Thursday, February 13, 2014

Vegetarian Activists Want To Play Entrepreneur....With McDonald's Capital

By, Chris Rossini

New York Daily News reports:
Thousands of supporters have signed writer and activist Kathy Freston’s petition that asks the fast food chain to put ‘plant-based protein options’ on its menu.[...]
“We Americans love a protein center to our meal, so veggies and salads alone (or even in a wrap) won’t do the trick; we want something hearty and protein-centric just like the burgers and sandwiches you already have, only with something plant-based instead,” Freston says on the petition's website.

The petition has more than 88,000 signatures as of Friday afternoon. It has also gotten social media shout outs from celebrities, including Ellen DeGeneres and Alicia Silverstone.
This must be yet another consequence of the government's destruction of the economy. People sitting around, and forming petitions to tell McDonald's what they should be selling.

McDonald's lives and breathes on supplying what their customers want most. How can they tell? They have something called a profit & loss statement. They have the responsibility of risking their capital in a quest to satisfy their customers efficiently and profitably.

Do the 'vegetarian activists' think that McDonald's can just flip-a-switch, and 'plant-based protein options' will start popping out of the ovens? Unless one is a member of the McDonald's executive management team, it's impossible to imagine what it takes to make even the smallest of changes.

Here's the kicker. The very same article states the following:
McDonald’s introduced a McVeggie burger in the early 2000s, but it didn’t take off with customers.
Profit & loss provide the signals that McDonald's needs. Is a person willing to part with their money for your product or not? Names on a petition mean nothing. People who sign it have not parted with their money, nor do their signatures bind them from ever buying anything from McDonald's.

In the end, the petition is harmless, and the non-aggression principle is not being violated. However, these activists are putting their 2 cents where it does not belong. It's a further reflection of the recent American mentality of let's change them.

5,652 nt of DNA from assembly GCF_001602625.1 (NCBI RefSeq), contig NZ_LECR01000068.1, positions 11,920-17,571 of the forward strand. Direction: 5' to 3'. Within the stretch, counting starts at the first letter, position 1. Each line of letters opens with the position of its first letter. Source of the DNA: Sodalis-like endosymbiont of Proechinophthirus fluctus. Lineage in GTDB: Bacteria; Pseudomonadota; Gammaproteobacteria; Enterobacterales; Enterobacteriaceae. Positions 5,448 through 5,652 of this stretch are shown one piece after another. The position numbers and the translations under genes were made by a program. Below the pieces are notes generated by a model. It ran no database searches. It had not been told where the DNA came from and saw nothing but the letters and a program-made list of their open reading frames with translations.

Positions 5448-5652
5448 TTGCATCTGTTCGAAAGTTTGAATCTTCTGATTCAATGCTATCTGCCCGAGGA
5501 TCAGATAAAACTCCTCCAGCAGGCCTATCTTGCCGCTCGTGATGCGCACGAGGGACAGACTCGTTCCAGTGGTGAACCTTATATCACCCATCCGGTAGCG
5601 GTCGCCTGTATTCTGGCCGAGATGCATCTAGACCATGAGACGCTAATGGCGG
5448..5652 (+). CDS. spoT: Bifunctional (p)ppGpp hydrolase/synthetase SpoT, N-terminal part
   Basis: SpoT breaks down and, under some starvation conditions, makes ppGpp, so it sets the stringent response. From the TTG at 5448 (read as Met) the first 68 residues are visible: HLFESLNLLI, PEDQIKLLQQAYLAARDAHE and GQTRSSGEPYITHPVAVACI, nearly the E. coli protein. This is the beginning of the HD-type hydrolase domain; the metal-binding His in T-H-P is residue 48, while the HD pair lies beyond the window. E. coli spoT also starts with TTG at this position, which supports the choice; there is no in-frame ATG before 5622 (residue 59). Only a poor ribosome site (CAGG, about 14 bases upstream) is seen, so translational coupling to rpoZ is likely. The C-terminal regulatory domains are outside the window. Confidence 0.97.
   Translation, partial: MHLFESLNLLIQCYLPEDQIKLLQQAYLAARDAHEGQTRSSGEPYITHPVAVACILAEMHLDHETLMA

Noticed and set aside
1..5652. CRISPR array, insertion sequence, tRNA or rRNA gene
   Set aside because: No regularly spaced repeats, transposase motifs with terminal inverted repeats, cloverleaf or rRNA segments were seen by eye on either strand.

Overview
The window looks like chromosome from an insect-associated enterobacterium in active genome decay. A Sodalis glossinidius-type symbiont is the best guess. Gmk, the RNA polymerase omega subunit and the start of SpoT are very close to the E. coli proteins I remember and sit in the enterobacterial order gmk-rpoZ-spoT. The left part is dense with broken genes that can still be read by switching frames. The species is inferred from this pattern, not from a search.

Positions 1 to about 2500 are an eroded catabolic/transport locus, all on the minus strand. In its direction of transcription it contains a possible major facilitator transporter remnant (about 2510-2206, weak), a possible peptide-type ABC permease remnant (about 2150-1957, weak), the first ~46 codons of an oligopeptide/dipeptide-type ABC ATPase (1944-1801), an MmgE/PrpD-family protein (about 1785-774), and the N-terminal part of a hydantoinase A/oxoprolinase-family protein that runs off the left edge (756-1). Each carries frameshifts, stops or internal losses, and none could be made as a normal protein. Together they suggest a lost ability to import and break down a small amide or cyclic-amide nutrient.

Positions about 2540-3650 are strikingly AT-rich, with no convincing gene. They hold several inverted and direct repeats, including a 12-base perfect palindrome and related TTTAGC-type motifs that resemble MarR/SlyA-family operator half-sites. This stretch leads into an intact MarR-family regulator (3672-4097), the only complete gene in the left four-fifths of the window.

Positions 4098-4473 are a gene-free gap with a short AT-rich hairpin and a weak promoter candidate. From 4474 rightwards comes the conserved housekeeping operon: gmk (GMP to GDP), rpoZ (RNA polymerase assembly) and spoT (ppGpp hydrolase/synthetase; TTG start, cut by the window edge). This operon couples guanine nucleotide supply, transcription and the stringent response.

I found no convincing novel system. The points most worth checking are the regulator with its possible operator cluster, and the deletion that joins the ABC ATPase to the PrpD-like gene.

Chris Rossini is on TwitterFacebook & Google+


  1. Typical of today's left winger. Far too lazy, scared and clueless to start their own business and do things they way they want others to, but hey, that doesn't stop them from wanting to run other people's businesses. If their ideas are really as great as they think they are, then they should be wildly successful as customers will flock to their businesses and happily overpay for the things they are selling. And even better, they can donate all their profits to the government, since they wouldn't want to increase inequality. God help us!

  2. Better yet, if they think it is such a great idea, why don't they put their own capital at risk (ha ha)?

  3. Reminds me a bit of the days before smoking was banned in bars. Do-gooders claimed they would patronize the bars if only the smokers were forced out. The one or two bars that voluntarily had a ban wasn't enough for them, nor were those bars every very full of people.

    Since that time, every bartender I've asked, "How's business doing since the smoking ban?" has replied by saying business is way down, tips are way down, people do not spend as much time here.

    It's especially obvious when I go to a restaurant which has a bar as well. Before the ban, those bars were full of people, many lingering after having a meal. Nowadays, every single restaurant I've been in that has a bar is usually empty, or there's only one or two people who do not spend very much time there.

    Ya, Kathy Freston’s petition and the signers remind me of those Do-gooders who are quite smug and happy with themselves for deciding for others.

  4. Albert Nock saw this coming. Sorry for the long quote: